Temperature Regulation

The body is a marvellous machine. It's capable of wondrous feats that we simply take for granted. For example, how often do you think a camel thinks about how it is able to withstand such extreme heat conditions? How often is a polar bear grateful for its carefully crafted fur? Many other animals withstand conditions just as extreme and seem to do just fine; in fact they seem to thrive in them. Humans seem to be the only animals that struggle with their environments. We are able to regulate our bodies' temperatures to a degree (pun intended) but we still rely on machines to keep us comfortable.

As mentioned, camels are designed to withstand extreme heat. Their body temperatures range from 34 degrees Celsius at night to 41 degrees Celsius during the day. They only begin to sweat once this threshold has been breached thus preserving precious water. When they do sweat, it evaporates right at the surface of their skin so that it cools the body efficiently. This is also important in the conservation of water; it can save up to 5 liters of water a day. All this conservation of water during perspiration, camels can withstand at least a 25% weight loss due to sweating, while most mammals can only withstand 3-4% before cardiac failure results from dehydration and thickened blood. Camels' blood stays hydrated until the 25% limit is reached.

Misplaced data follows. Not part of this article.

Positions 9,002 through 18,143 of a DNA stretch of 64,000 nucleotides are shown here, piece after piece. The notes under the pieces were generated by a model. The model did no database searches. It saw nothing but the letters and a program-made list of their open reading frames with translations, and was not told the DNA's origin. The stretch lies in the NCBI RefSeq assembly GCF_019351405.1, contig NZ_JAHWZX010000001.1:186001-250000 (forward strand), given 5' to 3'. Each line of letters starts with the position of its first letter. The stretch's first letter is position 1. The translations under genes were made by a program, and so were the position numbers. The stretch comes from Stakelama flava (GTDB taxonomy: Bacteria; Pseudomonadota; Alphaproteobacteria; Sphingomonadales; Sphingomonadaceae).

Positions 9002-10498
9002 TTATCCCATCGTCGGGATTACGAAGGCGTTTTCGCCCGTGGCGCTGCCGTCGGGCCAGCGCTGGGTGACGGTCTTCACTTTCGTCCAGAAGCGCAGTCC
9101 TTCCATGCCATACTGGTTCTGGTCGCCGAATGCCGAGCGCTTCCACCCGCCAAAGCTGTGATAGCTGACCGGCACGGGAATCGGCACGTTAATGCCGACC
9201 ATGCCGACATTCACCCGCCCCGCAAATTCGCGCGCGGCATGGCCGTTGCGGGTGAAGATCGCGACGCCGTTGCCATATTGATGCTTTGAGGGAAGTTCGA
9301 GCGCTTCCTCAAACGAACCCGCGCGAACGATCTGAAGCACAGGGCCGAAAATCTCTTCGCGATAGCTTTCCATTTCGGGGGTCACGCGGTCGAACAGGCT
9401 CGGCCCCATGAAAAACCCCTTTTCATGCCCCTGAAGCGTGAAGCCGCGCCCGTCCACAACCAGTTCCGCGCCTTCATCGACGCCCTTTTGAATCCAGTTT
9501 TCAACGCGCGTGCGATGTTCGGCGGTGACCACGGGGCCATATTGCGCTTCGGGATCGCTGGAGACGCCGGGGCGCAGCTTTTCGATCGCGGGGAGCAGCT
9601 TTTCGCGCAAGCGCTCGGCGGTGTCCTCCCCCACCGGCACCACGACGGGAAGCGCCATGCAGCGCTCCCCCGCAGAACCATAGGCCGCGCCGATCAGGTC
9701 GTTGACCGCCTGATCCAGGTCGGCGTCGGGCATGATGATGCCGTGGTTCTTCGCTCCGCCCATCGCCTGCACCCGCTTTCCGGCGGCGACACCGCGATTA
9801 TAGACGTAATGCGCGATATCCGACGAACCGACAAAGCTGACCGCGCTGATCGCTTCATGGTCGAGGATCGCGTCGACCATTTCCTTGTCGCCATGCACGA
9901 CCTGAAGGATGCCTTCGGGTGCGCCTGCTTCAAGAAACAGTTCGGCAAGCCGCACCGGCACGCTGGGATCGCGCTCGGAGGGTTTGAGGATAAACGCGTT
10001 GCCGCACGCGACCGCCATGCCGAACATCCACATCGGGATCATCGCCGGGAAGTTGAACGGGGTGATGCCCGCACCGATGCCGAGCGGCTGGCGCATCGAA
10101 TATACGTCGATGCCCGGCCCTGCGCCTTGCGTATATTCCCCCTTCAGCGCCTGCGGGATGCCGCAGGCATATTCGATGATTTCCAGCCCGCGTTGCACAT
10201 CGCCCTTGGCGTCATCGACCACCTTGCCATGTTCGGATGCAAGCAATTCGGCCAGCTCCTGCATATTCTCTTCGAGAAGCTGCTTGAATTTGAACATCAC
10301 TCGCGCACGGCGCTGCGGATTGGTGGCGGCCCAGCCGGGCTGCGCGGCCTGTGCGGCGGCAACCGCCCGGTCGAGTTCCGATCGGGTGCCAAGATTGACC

Their thick coats also play an important role, reflecting the sunlight and insulating them from the heat radiating from the sand. And if you thought that their long legs were there just for laughs, think again, they serve to keep them further away from the heat of the ground. Their long eyelashes protect their eyes during sandstorms and their nostrils are sealable. How cool is that? Sealabale nostrils! The pads on their feet spread as they step, preventing them from sinking into the sand. Camels are the ships of the desert; there can be no doubt about that.

What about polar bears? Well, what about them? They live in the arctic, they swim in the arctic and apparently sometimes they get so hot that they have to cool down. This is the truth. They are so well insulated that sometimes they overheat, which is why they only run when they have to and why they slide down snow on their bellies, they are literally chilling. They swim to cool down on warm days or after physical activity. Excess heat is also released in areas where fur is absent or blood vessels are close to the skin eg the muzzle, nose, ears, footpads, inner thighs, and shoulders. On days when they are not swimming to cool down but to hunt, and the water is freezing, a thick layer of blubber keeps them warm, their hair is also designed so that water is easily shaken off as well as any ice that may start to form. The hair sticks together when wet and effectively keeps the bear dry when it is swimming. The hairs are hollow and channel ultraviolet light down to the bear's skin, which is black. The skin absorbs the sunlight as heat energy. A pretty nifty trick in anyone's book. Another cool feature that polar bears comes equipped with are nostrils that close when under water. And now we have linked polar bears and camels. They both have sealable nostrils. A feature that I think rocks this world and the next.

Human beings do not have sealable nostrils, a much lamented fact, which scientists have probably tested to rectify many times in many labs across the world. To be completely denied of course. Instead we have air conditioners to keep us cool and heaters to keep us warm hanging on the season. It must be said, who ever invented air conditioners was a genius and should be knighted, or sainted for his troubles.